The two fundamental principles of Empedocles – ????? and ?????? – are, both in name and function, the same as our two primal instincts, Eros and destructiveness, the first of which endeavours to combine what exists into ever greater unities, while the second endeavours to dissolve those combinations and to destroy the structures to which they have given rise. We shall not be surprised, however, to find that, on its re-emergence after two and a half millennia, this theory has been altered in some of its features. Apart from the restriction to the biophysical field which is imposed on us, we no longer have as our basic substances the four elements of Empedocles; what is living has been sharply differentiated from what is inanimate, and we no longer think of the mingling and separation of particles of substance, but of the soldering together and defusion of instinctual components. Moreover, we have provided some sort of biological basis for the principle of ‘strife’ by tracing back our instinct of destruction to the death instinct, to the urge of what is living to return to an inanimate state. This is not to deny that an analogous instinct already existed earlier, nor, of course, to assert that an instinct of this sort only came into existence with the emergence of life. And no one can foresee in what guise the nucleus of truth contained in the theory of Empedocles will present itself to later understanding.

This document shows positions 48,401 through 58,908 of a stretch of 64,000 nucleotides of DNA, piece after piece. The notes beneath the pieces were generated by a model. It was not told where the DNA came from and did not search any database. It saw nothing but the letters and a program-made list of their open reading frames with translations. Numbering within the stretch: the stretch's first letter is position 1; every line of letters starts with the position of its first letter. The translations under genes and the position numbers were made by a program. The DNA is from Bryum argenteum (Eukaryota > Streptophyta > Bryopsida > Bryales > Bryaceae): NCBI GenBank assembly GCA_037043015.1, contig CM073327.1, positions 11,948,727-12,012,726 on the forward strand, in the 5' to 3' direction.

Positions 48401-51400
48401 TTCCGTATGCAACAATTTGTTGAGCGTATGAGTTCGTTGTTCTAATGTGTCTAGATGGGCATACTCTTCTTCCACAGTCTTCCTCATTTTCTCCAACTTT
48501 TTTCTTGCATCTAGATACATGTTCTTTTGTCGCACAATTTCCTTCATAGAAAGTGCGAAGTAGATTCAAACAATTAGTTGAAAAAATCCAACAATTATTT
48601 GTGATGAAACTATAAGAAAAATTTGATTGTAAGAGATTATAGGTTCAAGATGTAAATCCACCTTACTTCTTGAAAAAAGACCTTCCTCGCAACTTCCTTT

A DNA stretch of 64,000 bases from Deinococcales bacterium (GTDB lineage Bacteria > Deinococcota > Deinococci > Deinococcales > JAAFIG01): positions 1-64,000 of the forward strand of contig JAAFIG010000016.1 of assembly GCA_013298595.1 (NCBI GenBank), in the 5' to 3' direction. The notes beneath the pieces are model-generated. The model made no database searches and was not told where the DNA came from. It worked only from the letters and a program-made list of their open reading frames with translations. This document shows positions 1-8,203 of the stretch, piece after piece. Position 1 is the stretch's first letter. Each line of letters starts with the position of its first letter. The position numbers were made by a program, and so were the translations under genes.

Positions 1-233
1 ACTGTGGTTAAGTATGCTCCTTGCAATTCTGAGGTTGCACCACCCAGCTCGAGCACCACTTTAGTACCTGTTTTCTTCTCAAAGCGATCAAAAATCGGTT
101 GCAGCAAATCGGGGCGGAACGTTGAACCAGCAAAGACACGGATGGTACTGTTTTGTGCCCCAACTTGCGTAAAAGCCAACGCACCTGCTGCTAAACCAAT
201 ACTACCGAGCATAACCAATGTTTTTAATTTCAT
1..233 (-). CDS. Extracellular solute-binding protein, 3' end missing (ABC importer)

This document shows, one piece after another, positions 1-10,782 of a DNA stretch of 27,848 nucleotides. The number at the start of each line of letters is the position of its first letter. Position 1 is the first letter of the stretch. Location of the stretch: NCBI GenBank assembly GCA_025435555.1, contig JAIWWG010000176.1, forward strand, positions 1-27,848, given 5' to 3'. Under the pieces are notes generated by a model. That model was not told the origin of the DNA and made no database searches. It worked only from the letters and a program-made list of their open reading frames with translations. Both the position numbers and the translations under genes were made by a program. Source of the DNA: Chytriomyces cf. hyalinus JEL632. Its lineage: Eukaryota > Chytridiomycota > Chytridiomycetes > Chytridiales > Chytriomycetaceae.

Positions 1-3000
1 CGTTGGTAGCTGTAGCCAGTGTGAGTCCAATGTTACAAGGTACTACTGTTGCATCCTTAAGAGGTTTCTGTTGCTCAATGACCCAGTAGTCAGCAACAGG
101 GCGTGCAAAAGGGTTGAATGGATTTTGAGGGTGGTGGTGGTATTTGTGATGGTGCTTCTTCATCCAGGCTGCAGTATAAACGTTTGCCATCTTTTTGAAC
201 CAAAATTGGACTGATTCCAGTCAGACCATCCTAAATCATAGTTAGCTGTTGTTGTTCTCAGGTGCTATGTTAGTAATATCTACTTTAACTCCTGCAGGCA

¹ Capelle (1935), 186.

In 1927, Ferenczi read an instructive paper on the problem of the termination of analyses. It ends with a comforting assurance that ‘analysis is not an endless process, but one which can be brought to a natural end with sufficient skill and patience on the analyst’s part’. The paper as a whole, however, seems to me to be in the nature of a warning not to aim at shortening analysis but at deepening it. Ferenczi makes the further important point that success depends very largely on the analyst’s having learnt sufficiently from his own ‘errors and mistakes’ and having got the better of ‘the weak points in his own personality’. This provides an important supplement to our theme. Among the factors which influence the prospects of analytic treatment and add to its difficulties in the same manner as the resistances, must be reckoned not only the nature of the patient’s ego but the individuality of the analyst.